Rogers Communications Inc. (TSX:RCI.B)(NYSE:RCI) has started out earnings week with a bang. President and CEO Guy Laurence announced he will be stepping down effective immediately, with Joe Natale, the former CEO of Telus Corporation taking over once he is able to.

Natale left Telus last summer, citing his preference to remain in Toronto rather than move to Telus’s main location in Vancouver. Rogers, on the other hand, is based out of Toronto.

A new CEO for a new Rogers?

Natale is still ineligible to work for Rogers because of a non-compete agreement stemming from his time at Telus. Until that period is of time is over, the chairman of the board, Alan Horn, will be the acting CEO of Rogers.

On an investor call this week, the abrupt exit of Laurence and the hiring of Natale were clarified by Horn as being more about taking the opportunity to get Natale, while he is still available, as opposed to removing Laurence.

Laurence was at the helm of the company for just under three years, but he managed to guide Rogers to improved results over a relatively short time. Rogers is still in the midst of a transformation, dubbed Rogers 3.0, with the company undergoing changes across different business units, such as the winding down of the Shomi streaming service, and changes to the publishing schedule of a number of magazines, which makes the corporate shake-up that much more worrisome for investors.

Results come early for Rogers

Rogers provided a second surprise by releasing quarterly results a full three days earlier than planned. In most recent quarter, both total revenue and adjusted operating profit were up by 3% when compared with the same quarter last year, coming in at $3.492 billion and $1.385 billion.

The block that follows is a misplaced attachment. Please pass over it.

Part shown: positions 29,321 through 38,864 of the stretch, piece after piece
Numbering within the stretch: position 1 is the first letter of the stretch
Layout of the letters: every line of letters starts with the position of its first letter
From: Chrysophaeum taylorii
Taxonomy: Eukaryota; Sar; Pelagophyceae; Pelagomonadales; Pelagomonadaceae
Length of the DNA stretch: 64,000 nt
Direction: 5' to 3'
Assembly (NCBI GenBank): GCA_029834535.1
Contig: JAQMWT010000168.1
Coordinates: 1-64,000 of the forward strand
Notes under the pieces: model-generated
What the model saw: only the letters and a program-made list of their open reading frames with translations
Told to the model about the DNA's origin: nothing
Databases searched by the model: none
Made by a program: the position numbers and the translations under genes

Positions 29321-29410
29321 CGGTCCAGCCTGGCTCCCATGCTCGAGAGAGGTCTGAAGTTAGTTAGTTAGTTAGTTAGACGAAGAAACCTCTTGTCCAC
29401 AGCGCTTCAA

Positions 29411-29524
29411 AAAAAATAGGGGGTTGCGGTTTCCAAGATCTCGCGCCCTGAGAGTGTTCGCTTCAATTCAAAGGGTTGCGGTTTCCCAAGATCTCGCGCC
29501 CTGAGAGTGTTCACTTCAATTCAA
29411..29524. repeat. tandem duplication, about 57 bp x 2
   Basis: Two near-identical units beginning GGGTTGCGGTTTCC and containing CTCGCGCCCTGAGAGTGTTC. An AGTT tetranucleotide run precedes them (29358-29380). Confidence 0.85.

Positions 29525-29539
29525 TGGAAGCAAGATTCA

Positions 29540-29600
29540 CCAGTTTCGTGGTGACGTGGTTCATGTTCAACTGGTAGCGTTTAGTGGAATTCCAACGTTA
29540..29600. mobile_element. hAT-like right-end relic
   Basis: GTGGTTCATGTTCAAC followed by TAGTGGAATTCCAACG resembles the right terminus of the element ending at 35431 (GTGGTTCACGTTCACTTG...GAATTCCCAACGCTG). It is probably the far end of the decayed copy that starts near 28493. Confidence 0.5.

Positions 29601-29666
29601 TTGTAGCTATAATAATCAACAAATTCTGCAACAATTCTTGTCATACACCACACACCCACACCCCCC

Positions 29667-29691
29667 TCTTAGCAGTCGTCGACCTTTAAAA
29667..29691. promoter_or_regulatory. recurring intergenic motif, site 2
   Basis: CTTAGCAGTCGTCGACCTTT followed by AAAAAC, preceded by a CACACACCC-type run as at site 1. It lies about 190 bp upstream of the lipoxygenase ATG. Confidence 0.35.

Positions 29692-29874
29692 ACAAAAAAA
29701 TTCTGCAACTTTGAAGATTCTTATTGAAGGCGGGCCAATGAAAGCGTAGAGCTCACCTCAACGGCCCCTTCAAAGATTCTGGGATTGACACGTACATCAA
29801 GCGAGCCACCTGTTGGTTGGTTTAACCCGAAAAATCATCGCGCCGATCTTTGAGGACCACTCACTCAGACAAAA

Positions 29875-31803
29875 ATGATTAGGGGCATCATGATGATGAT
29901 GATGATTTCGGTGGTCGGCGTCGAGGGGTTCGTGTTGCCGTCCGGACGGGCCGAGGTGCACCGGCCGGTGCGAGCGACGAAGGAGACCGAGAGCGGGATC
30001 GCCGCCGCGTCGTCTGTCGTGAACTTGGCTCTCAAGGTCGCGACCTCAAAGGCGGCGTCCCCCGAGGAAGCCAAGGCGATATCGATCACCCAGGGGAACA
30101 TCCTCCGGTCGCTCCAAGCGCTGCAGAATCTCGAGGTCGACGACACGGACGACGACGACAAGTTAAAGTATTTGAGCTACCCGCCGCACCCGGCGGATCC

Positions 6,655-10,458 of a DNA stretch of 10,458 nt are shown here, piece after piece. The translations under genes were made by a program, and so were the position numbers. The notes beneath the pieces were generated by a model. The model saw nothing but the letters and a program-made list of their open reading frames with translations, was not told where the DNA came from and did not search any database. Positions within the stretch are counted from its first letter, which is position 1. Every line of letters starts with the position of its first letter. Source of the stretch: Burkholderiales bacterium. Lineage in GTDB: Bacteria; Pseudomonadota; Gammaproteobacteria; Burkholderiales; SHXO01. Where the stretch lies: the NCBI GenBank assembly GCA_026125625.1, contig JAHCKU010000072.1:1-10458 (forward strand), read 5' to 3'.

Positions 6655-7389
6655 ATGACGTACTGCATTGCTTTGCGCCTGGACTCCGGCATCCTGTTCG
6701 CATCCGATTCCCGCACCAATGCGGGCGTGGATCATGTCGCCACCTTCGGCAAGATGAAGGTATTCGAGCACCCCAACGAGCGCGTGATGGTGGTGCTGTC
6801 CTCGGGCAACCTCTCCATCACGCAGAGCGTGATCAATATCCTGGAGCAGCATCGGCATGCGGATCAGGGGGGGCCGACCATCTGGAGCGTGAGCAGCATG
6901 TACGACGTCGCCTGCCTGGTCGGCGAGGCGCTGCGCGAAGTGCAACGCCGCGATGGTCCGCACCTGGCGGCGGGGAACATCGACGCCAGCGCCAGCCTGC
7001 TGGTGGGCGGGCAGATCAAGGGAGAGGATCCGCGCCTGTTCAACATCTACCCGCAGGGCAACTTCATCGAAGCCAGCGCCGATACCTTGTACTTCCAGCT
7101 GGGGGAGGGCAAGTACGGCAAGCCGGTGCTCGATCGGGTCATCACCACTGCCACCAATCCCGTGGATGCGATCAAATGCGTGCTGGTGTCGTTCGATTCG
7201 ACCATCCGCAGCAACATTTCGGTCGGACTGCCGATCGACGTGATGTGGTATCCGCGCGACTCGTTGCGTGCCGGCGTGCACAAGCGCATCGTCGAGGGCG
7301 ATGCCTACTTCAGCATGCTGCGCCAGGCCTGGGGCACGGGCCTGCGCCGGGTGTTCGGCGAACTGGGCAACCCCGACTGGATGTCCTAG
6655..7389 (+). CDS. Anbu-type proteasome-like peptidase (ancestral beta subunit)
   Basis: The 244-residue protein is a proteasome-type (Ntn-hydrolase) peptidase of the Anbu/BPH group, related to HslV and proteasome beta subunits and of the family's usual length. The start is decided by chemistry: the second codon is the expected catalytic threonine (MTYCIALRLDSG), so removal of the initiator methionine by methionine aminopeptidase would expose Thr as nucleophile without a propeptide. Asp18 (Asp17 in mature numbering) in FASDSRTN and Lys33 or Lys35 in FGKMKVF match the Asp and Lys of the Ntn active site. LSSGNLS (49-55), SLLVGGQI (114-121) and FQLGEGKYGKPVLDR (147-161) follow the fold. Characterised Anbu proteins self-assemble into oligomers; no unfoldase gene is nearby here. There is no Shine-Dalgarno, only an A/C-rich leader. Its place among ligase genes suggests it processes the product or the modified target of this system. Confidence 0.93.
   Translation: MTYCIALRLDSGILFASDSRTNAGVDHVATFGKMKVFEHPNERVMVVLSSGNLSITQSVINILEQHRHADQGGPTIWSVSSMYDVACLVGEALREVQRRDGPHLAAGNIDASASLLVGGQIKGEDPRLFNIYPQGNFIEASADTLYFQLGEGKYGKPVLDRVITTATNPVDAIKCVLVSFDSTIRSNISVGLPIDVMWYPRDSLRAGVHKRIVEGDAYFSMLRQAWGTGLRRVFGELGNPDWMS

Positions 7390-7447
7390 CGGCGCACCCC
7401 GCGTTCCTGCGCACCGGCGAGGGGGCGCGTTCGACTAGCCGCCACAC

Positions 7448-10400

In the wireless segment, service revenue in the period was up by 6% with postpaid net additions of 114,000, which is an increase of 37,000 year over year. Analysts had been calling for just 69,000 new increases for the quarter. Postpaid churn in the segment showed the fourth consecutive year-over year improvement with a drop by five basis points.

In the cable segment, the company posted the highest cable service unit net additions in five years. Internet revenue also grew in the quarter with net additions of 39,000–up by an impressive 15,000 year over year.

Rogers’s media segment showed improvement in the quarter with media revenue up by 13% and adjusted operating profit up by 36%. Both of these were driven primarily by growth and success of both the Toronto Blue Jays season and the World Cup of Hockey this past September.

Despite the strong growth in subscribers, profit for the quarter slipped 53% to $220 million. This drop can largely be attributed to the decision to shut down the Shomi video streaming service.

What do these results and the change in leadership mean for investors?

For the moment, they mean nothing. A change in leadership, especially while in the midst of a transformation, is risky, but Natale is more than qualified for the position. From a results standpoint, Rogers looks set to continue the trend of steady improvement that’s been established for several quarters now.

In my opinion, Rogers is a great investment for those investors looking to diversify into the telecom field for the long term. Rogers not only provides long-term growth potential, but a quarterly dividend with a 3.54% yield.

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